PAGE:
Mideast World

Israel wants no peace in Syria

There is no one single day an Israeli politician or analyst would not instigate a provocative commentary or a sheer lie about Syria and Iran. Any anxiety even fear about the terrorists across their borders in Syria is understandable: For Iran and Hezbollah are not known for their friendly feelings toward Israel.

Unlike any country involved in the region, only Israel is not working towards a peaceful settlement in Syria. Quite the contrary, they are championing a protracted war and a total disaster in Syria. If they could, they would have the USS Harry S. Truman aircraft carrier carpet-bomb the whole area: Innocent people, children and women would perish; the country would be reduced to rubble in the hope that what remains could not constitute a threat to the state of Israel.

Israel has been implementing the same policies in the occupied Arab lands since the 1967 War. Not only the war hawks of the past and present Netanyahu governments, but all Israeli administrations have been acting based on the understanding that if you destroy a region or a country to the ground, you also destroy the willpower of the people there. No, you cannot achieve that, especially, when the destroying power is acting on an unjust cause, you strengthen people’s will to resist; they will rise from the ashes and resist. So 16-year-old girls become martyrs and national heroes. You galvanize their resistance even more.

While U.S. task force commander Rear Adm. Eugene Black called for peaceful means to maintain security in the region when the USS Harry S. Truman aircraft carrier came to Eastern Mediterranean waters, Israeli sources, putting words in the mouths of American officials, start dreaming about a renewed bombing of Syria. As the American commander declares that Russian, Iranian and Syrian military forces find common strategies against terrorists in Syria, Israeli sources start drawing strategic and tactical war plans for him: “The Trump administration looks with extreme disfavor on the mounting cooperation between Russian, Iranian, Syrian and Hezbollah military forces and their aggressive intent, especially with respect to the U.S. outpost at Al Tanf.”

You can make that many mistakes in one short sentence when you are totally blind to the realities on the ground: (A) there is no mounting cooperation between Russia, Iranian and Hezbollah forces; President Putin is skillfully distancing his country from any military plans Iran might have; and (B) Bashar Assad seems to prefer the Russian option not the Iranian one. He recently said on an Iranian TV channel: “We were faced with two options … reconciliation or liberation by force. At this point, the Russians suggested the possibility of giving reconciliation an opportunity.” In short, there has not been “aggressive intent” in the region recently.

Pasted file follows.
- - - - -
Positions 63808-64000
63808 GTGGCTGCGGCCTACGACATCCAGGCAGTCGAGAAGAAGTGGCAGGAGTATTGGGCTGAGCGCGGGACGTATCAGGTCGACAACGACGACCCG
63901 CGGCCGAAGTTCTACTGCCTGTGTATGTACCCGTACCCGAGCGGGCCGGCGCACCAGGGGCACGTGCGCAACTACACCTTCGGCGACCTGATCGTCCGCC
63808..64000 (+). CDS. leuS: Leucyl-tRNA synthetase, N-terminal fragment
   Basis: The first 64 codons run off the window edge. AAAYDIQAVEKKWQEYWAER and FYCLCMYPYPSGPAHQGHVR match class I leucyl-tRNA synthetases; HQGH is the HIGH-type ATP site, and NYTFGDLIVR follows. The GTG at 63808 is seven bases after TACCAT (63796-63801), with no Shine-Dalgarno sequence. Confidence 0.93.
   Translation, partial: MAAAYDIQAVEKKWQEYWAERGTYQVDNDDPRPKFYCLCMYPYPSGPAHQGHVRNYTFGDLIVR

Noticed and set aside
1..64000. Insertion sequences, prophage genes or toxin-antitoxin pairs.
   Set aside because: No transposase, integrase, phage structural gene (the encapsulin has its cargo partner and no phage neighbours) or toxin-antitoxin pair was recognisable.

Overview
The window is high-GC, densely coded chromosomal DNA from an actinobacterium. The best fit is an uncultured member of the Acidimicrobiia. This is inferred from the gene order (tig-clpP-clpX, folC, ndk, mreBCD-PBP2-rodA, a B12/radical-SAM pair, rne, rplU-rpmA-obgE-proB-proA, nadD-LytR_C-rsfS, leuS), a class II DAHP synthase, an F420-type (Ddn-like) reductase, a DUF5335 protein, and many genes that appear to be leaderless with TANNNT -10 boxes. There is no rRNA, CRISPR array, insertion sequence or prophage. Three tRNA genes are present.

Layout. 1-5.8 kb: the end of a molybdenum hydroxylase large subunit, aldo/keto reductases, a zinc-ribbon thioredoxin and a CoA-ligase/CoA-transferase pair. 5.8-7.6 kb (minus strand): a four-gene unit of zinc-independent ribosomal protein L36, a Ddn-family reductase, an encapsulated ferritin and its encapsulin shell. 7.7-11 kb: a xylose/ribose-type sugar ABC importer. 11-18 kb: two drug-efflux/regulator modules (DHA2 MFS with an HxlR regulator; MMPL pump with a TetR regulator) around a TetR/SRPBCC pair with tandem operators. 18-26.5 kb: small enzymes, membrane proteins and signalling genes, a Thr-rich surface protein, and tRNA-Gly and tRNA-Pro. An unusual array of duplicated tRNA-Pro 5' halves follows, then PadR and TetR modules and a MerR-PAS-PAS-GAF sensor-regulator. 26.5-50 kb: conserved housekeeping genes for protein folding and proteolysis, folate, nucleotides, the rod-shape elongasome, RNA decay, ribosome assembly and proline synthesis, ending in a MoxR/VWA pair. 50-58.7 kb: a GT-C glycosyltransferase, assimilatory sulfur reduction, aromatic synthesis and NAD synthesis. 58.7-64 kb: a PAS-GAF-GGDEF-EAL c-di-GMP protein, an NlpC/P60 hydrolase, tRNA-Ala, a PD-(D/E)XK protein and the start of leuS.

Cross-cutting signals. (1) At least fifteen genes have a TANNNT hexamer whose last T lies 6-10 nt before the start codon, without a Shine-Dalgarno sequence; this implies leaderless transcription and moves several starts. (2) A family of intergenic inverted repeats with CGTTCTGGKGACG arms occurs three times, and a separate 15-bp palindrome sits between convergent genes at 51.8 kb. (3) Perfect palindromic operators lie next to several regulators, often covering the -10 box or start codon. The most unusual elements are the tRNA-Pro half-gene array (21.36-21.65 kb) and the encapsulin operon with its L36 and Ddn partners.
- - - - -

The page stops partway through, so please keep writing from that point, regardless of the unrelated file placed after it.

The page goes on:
Israel should know very well that Russia called late last month for urgent negotiations with the U.S. and Jordan on the southern Syria issue, and Russian President Vladimir Putin has personally discussed this with Israeli Prime Minister Benjamin Netanyahu. Apparently, Assad said, “Russians, Americans and the Israelis are still discussing the issue.” For Assad, as he said in that television interview, the possibility of a settlement that forces Iran to leave the south is out of question because “the Syrian-Iranian relationship is a strategic one not subject to the price tags of the international bazaar.”

Israeli sources should be able to see the difference between Syria’s relationship with Iran and Hezbollah. Assad is not talking about a Hezbollah presence in the area. Despite Israeli wishes for a prolonged and more destructive war in Syria, U.S. and Russian authorities now seem to agree on a government comeback in the southern provinces of Daraa and Quneitra.

It is not peace that Israel is after; it wants to devour the Golan Heights and more Syrian territory in the process.

Source: Daily Sabah

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About the author

Hakki Ocal

Hakki Ocal

Hakkı Öcal is a columnist at both Daily Sabah and Milliyet newspapers, which are based in Istanbul. He is also an advisor to the President of Ibn Haldun University.

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